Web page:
Looks like you’re right. Their “careful” examination wasn’t so careful after all.

  2. Scott September 28, 2010 at 10:47 #

    I think you are being a little unfair. They did conduct a careful examination. They started with their conclusion (Thiomersal = Autism) and then carefully cultivated a story to support that, while carefully ignoring any of those pesky facts that would contradict their beliefs.
    And then, of course, they carefully ignored the last 10-12 years when the exposure to thiomersal has almost disappeared and autism has not changed.

  3. Dawn September 28, 2010 at 12:43 #

    And, of course, what B & O ignore is NOT that Kanner found a new disease. What Kanner did was simply identify the existing symptoms and combine the symptoms into an identifiable separate syndrome. Kanner, himself, IIRC, recognized that many of those children could have been given a diagnosis of schizophrenia. And he found 11 within a short time period for his case study. So…a rare disease? More like a disease that has always been around, and hidden within families or warehoused in institutions (where Donald HAD been until his mother removed him against the doctor’s wishes, and where 4 of Kanner’s 11 died.)

  4. Barbara September 28, 2010 at 13:52 #

    Hans Asperger’s clinic was ‘observing’ an autistic Professor of Maths for 30 years, before 1944, when Asperger mentioned this in his PhD. So that’s 1914, huh? I wonder if B&O tracked that one down? Asperger was lecturing on children with autism in 1938.

  5. Chris September 28, 2010 at 16:33 #

    I recently read the biographies of Paul Erdos and Paul Dirac. They both seemed fairly autistic, and there is speculation in the very long and detailed Dirac biography.

  6. livsparents September 28, 2010 at 18:13 #

    I would love for someone to go down a list and see how many neurological issues were ‘born’ (read: named) Since 1930. How may ‘hystericals’ were reborn PMS; we could go on for probably hundreds of rows. Mental health issues were not created in the 20th century…they were just categorized….

    • Sullivan September 28, 2010 at 18:37 #


      You forget, in this situation absence of evidence is evidence of absence.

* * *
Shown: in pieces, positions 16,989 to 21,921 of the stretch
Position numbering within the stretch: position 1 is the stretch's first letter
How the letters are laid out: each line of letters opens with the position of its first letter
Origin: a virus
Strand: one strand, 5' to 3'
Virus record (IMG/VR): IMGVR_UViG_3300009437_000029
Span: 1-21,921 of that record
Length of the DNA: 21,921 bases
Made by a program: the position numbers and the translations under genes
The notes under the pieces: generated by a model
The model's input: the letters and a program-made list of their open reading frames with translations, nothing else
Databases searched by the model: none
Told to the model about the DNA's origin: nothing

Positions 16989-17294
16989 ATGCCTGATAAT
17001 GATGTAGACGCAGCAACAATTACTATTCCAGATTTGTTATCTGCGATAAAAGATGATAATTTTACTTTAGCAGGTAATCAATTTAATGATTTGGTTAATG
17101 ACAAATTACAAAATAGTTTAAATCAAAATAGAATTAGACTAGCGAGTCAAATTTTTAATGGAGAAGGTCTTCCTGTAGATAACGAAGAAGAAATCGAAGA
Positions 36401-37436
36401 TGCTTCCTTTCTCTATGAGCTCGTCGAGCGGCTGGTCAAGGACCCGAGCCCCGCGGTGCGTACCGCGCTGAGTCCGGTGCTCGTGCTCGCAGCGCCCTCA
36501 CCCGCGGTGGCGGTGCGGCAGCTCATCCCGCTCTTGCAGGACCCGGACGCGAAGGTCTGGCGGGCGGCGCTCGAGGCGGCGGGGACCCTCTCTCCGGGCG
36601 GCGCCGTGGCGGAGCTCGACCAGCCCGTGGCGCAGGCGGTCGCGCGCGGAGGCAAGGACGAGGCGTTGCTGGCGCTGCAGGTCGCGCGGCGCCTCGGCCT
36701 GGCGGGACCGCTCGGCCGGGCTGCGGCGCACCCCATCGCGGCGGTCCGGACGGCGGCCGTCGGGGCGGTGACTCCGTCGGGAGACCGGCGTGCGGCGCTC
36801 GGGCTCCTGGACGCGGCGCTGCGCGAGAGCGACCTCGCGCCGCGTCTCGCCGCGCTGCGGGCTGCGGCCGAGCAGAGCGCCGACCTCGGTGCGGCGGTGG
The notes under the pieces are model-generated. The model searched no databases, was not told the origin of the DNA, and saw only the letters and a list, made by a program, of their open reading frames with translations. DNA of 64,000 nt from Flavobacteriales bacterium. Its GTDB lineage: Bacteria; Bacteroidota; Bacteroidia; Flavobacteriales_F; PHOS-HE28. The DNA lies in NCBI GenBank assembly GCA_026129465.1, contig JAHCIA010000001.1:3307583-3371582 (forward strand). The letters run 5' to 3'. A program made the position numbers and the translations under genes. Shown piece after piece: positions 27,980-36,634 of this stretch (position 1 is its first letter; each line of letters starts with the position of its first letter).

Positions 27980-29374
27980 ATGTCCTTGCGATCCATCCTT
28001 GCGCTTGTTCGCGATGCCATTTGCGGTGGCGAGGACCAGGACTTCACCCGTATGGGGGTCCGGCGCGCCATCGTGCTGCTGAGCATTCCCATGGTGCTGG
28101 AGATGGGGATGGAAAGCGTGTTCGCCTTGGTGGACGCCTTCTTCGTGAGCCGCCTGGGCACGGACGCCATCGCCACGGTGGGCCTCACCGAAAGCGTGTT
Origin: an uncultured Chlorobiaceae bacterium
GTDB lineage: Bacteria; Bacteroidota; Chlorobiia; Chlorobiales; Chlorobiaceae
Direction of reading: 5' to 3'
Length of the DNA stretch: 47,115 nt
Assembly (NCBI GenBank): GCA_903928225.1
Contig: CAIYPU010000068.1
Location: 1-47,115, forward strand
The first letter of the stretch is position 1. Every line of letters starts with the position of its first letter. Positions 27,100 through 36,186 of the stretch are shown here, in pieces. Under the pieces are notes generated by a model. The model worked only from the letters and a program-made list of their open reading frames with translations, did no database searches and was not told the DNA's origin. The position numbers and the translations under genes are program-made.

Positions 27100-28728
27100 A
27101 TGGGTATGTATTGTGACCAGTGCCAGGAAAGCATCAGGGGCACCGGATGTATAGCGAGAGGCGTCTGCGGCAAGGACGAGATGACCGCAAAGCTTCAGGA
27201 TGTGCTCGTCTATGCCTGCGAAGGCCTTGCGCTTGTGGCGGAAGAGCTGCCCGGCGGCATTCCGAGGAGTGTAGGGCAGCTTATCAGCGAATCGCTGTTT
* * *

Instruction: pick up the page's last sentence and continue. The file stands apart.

The logic goes something like this: How many people were diagnosed with autism via the DSM-IV criteria in 1900? None. Therefore they didn’t exist.

  7. Kev September 28, 2010 at 18:41 #

    As I’ve said before, respected doctors were seeing autism a long time ago. 1887 in the instance I’ve linked to. And seeing as B & O put such a lot of store in anecdote, I’ll add my own – my great uncle, born pre Great War and great Aunt, also born pre Great War were autistic and AS respectively.

  8. Shannon September 28, 2010 at 18:53 #

    Folks interested in evidence of autism long before Thimerosal (and about the emergence of Kanner, Bettleheim — and as a bonus, loving acceptance of a child with autism) should read Paul Collins’ entertaining history-entwined-with-memoir book Not Even Wrong.

  9. Leila September 28, 2010 at 18:54 #

    Donald Triplett’s father was clearly an Aspie.

    Olmstead and Blaxill show a lack of intellectual curiosity and research skills when they so quickly conclude that autism was inexistent when the disorder wasn’t named or categorized. It’s so stupid that it also would lead one to assume that it only existed in the United States because doctors in other countries weren’t studying that condition yet.

    If I’m not mistaken, Unstrange Minds by Dr. Grinker mentions a few examples of autism way before the 20th century. I’m sure that a serious researcher on mental illness and old insane asylums would be able to find cases anywhere in the world.

    • Sullivan September 28, 2010 at 20:07 #

      There is much evidence for autism existing pre thimerosal. One issue that comes up is that these individuals were not diagnosed so there is speculation (both ways) as to whether they were or were not autistic.

      That’s why I chose the CDDS dataset. These are not speculations. These are documented individuals who are/were autistic and were born before the advent of thimerosal.

      These are data that Mr. Blaxill and Mr. Olmsted are well aware of. The story they present is not new. The response to their story is not new. Their lack of adequate effort to address these issues is not new, nor is it unexpected.

      It is worth bringing up from time to time in my opinion.

      Liela, one example that comes up from time to time is the Wild Boy of Aveynon. He is mentioned in Prof. Grinker’s book. As are the children discussed by Langdon Down (who gave his name to Down Syndrome). My guess is that this is a part of the piece that Kev links to in his comment above.